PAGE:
Geology Through Literature:
Hans Christian Andersen's: The Comet (1869)
The Comet (1869)
Now there came a comet with its shiny nucleus and its menacing tail. People from the great castles and people from the poor huts gazed at it....
But a little boy and his mother still stayed inside their room. The mother believed ... that her son would soon die. The little boy lived many more years on earth. Indeed he lived to see the comet return sixty years later.
"This is the time to look at the comet," cried their neighbors....
The boy saw the bright ball of fire, with its shining tail. Some said it was three yards long, while others insisted it was several million yards long—such a difference.
In general a comet is is a body of ice, rock, and organic compounds that can be up to several miles in diameter. "Comets are thought to originate from a region beyond the orbits of the outermost planets. Scientists believe that gravitational perturbations periodically jar comets out of this population, setting these "dirty snowballs" on orbital courses that bring them closer to the Sun. Some, called long-period comets, are in elliptical orbits of the Sun that take them far out beyond the planets and back. Others, called short-period comets, travel in shorter orbits nearer the Sun" (Nasa.gov).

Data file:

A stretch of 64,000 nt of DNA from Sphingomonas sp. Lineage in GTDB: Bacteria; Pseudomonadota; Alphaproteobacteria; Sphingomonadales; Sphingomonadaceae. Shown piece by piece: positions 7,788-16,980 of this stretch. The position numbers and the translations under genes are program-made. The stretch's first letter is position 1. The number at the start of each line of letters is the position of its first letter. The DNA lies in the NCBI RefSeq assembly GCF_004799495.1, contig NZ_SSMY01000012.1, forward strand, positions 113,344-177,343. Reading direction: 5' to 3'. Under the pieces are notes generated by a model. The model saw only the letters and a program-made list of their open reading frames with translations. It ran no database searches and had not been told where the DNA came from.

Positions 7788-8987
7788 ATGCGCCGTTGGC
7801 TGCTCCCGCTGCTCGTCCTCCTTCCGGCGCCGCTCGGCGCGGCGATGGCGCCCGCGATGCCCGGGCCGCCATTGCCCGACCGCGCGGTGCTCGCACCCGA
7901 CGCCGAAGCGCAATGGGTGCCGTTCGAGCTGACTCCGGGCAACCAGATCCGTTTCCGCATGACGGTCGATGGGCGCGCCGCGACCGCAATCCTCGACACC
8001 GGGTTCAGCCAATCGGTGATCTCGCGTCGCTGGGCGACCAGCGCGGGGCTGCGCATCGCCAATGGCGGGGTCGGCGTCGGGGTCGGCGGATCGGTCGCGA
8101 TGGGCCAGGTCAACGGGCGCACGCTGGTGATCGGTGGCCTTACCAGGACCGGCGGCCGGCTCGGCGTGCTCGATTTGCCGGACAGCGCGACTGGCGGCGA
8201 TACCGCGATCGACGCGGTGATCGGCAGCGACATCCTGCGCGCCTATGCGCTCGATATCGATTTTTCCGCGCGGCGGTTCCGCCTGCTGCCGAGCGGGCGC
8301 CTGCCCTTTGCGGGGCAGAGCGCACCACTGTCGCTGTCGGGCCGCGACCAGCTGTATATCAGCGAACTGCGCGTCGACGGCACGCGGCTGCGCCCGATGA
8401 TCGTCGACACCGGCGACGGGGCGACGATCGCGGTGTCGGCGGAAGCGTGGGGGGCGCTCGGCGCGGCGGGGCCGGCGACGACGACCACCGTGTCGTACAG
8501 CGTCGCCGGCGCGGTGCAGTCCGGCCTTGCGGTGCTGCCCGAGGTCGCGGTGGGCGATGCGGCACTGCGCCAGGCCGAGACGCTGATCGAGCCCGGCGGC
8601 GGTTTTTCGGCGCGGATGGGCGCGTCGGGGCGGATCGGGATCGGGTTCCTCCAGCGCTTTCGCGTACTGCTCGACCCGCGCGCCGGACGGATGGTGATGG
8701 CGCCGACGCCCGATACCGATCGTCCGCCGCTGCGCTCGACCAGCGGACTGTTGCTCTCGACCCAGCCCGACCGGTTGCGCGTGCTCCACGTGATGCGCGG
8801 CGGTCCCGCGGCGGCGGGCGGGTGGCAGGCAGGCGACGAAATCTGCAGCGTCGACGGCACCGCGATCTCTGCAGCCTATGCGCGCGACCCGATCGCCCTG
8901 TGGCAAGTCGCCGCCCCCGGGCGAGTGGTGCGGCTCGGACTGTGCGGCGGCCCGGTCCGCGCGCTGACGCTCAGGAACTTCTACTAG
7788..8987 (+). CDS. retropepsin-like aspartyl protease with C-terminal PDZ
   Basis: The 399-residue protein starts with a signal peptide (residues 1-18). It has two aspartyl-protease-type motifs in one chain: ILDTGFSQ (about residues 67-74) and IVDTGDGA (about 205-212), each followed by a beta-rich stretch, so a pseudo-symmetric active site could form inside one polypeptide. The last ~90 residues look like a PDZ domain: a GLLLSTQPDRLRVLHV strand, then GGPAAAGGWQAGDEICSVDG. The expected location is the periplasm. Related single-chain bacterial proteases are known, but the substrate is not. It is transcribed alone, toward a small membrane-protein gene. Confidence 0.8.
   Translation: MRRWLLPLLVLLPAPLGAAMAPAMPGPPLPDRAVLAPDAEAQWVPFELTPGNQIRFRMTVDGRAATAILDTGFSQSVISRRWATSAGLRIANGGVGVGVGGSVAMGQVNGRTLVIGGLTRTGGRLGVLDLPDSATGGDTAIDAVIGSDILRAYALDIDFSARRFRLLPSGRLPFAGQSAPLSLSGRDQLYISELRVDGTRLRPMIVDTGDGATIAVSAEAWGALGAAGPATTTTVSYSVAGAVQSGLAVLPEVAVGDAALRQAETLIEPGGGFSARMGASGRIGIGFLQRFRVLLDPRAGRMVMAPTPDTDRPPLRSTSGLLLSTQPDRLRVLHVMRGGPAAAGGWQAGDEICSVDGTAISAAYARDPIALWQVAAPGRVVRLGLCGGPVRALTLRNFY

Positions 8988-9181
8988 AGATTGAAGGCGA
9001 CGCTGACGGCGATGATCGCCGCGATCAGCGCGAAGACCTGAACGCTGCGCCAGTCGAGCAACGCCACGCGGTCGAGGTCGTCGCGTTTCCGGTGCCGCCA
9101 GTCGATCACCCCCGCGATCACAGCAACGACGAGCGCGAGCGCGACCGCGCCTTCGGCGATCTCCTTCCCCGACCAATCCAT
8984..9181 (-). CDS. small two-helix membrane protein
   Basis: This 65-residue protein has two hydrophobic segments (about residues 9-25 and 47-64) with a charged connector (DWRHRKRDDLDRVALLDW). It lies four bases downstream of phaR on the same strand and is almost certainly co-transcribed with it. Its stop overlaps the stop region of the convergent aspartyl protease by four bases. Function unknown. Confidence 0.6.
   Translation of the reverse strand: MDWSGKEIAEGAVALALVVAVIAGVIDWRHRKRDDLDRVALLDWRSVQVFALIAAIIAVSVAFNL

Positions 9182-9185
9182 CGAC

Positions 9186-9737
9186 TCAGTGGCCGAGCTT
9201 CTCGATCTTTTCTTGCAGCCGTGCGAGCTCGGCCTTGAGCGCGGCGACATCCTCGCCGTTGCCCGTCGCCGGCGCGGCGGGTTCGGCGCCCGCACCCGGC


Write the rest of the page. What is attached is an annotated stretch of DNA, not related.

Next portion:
|Comet 153P/Ikeya-Zhang which has the longest known tail at over a billion kilometers. Image courtesy of NewScientist.
Although many comets are known to have a return period, much of the comets with known return periods had only been discovered fairly recently. There are two types of comets based on their orbital periods; known as long-period comets, which are comets with orbital periods greater than 200 years, and short-period comets, with orbital periods less than 200 years. Even the short-period comets can be broken up into Halley-Type comets, which have orbital periods between 20 and 200 years, and Jupiter-family comets, that have orbital periods less than 20 years.
|The Great Comet of 1861 as painted by E. Weiss. Image courtesy of Wikipedia.